If you’re reading this, chances are you’re sufficiently engaged to know that Ontario will go to the polls in a few weeks to elect a new provincial government. Never in recent history has an election been so important. And never have voters had so little real choice. As our province teeters on the edge of bankruptcy, the three main combatants — the Liberals, The Progressive Conservatives and the New Democratic Party — offer little more than a Hobson’s choice. That’s a term coined in the early 1600s when Thomas Hobson, a livery stable owner, introduced a strict rotation system, giving each customer the choice of taking the horse nearest the stable door or none at all. This rule became known as Hobson’s choice, and has come to mean “no choice at all.”
Each of the party leaders wants to buy our votes with our own money, promising us billions of dollars of shiny new goodies. That’s not to say free dental care and better long-term care for seniors aren’t admirable goals. But after seeing tens of billions of tax dollars wasted on bloated green energy contracts and a depressingly long list of other boondoggles brought to us by the red trillium gang, anyone with half a brain knows we can’t afford any of these lofty campaign promises. And to add insult to injury, the candidates assume we’re too dense to realize they’re putting us in hock for generations to come.
When the topic of the upcoming election arose at recent dinner party, our host mentioned that he had been trying, unsuccessfully, to contact one of the SD&G/Prescott-Russell candidates to ask why there seems to be so little attention focused on engaging with the voters of North Glengarry. For contrast, he directed us to the flurry of campaign activity in South Glengarry. I checked and think I know why he’s had no luck.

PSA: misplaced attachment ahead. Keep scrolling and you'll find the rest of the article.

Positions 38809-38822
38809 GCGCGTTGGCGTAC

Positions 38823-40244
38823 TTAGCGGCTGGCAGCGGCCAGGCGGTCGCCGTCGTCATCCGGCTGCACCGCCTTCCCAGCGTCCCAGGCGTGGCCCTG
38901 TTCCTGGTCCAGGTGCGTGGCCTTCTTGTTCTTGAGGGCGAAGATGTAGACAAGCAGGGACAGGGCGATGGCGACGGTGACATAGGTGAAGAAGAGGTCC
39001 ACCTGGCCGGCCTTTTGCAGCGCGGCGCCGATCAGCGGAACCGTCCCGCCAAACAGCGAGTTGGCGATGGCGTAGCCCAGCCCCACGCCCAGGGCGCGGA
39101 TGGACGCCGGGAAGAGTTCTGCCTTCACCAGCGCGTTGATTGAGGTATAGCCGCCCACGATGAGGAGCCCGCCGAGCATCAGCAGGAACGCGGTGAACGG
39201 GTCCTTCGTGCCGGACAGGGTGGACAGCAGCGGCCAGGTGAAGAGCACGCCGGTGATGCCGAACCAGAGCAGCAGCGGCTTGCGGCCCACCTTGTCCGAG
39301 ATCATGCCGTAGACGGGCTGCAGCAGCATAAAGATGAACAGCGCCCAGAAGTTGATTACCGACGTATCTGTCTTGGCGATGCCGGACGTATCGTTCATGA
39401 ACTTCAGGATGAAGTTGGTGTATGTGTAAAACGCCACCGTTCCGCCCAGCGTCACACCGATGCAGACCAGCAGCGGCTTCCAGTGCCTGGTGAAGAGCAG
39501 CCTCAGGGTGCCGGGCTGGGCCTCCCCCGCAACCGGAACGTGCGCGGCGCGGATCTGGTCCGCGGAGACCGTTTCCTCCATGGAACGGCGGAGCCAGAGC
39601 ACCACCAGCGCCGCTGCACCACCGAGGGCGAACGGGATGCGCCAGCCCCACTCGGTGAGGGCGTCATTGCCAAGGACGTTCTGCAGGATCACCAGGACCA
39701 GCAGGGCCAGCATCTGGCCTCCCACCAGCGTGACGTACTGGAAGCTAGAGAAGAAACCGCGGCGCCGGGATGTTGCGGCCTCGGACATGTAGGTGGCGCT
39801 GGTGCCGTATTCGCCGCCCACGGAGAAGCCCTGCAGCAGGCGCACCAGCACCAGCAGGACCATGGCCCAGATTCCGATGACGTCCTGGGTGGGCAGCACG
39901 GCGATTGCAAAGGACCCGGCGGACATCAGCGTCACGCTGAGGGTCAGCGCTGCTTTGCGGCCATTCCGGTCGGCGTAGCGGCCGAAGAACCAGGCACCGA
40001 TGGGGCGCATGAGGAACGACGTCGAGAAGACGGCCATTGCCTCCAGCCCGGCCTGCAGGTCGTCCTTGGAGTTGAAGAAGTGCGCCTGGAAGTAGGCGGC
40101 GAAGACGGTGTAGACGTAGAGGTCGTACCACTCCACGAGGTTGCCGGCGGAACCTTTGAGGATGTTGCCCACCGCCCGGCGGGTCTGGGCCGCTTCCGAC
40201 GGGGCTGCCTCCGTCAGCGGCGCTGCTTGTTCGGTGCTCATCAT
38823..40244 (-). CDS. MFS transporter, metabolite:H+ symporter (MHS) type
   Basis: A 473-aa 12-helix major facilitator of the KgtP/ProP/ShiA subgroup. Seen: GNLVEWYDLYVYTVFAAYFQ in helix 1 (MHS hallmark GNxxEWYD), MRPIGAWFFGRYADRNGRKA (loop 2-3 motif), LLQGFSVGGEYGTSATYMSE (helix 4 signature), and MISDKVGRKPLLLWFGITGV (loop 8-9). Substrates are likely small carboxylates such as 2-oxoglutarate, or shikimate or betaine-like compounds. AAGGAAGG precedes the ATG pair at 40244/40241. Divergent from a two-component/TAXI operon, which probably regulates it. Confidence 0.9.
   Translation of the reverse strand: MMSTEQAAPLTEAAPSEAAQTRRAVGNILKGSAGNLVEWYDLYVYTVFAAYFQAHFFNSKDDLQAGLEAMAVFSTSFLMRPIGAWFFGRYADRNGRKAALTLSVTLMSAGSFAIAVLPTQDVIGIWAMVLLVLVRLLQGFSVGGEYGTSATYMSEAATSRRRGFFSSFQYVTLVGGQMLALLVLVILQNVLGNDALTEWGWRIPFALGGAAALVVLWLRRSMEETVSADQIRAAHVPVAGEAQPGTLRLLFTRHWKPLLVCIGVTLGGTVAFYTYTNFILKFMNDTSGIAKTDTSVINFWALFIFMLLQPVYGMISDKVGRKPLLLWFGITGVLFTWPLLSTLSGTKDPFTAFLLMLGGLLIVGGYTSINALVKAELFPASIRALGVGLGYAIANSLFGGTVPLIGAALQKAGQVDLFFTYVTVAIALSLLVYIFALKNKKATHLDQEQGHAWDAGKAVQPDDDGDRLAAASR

With a population of approximately 10,000 — around 6,500 of who are eligible to vote — North Glengarry only represents about 8% to 9% of the eligible voters in this riding. Historically, with voter turnout hovering around 50%, this translates into about 3,250 North Glengarrians who will actually cast a ballot. Based on past winning percentages for the riding of around 50% (Grant Crack won with 43.18% of the vote in 2011 and 49.74% in 2014), North Glengarry represents only 1,625 votes for the first place candidate. Hardly worth wasting the time and expense to put out signs, let alone answering phone calls or e-mails from concerned citizens. Let’s not kid ourselves. This is a Prescott-Russell election. North Glengarry is only in the mix to balance out the numbers. Makes one feel a mite disenfranchised.
Snowy owl irruption?
On a lighter note, I received an e-mail recently from Silvia Terho who lives on Stewart’s Glen Road. She reported that a snowy owl had set up camp there, instead of the species’ usual hunting grounds much further north. Concerned with the owl’s welfare, she contacted the Wild Bird Rescue folks. They suggested catching the bird and bringing it to Ottawa. That’s when Silvia reached out to me and I, in turn, put her in touch with our local naturalist, Peggi Calder.
She and Peggi took a drive along Stewart’s Glen to the owl’s usual hangout but, by the time they arrived, the ungrateful wretch had decided to pull up stakes and hit the skies. Peggi also got in touch with Jacques “Birdman” Bouvier who told her, “Snowy owls are unusual, but it happens during big irruption years. Some will be seen in June even.”
The Project Snow Storm web site reports that, “every once in a while, for reasons that are not fully understood, snowy owls come flooding down from the north in a phenomenon known as an irruption.”
Apparently, smaller irruptions occur every four or five years. However, every once and awhile a mega-irruption occurs. This is when snowy owls show up much farther south, and in much greater numbers. For example, during the winter of 2013-14, the largest irruption in almost 100 years occurred in the Northeast and Great Lakes regions, with snowy owls being reported as far south as Florida and Bermuda.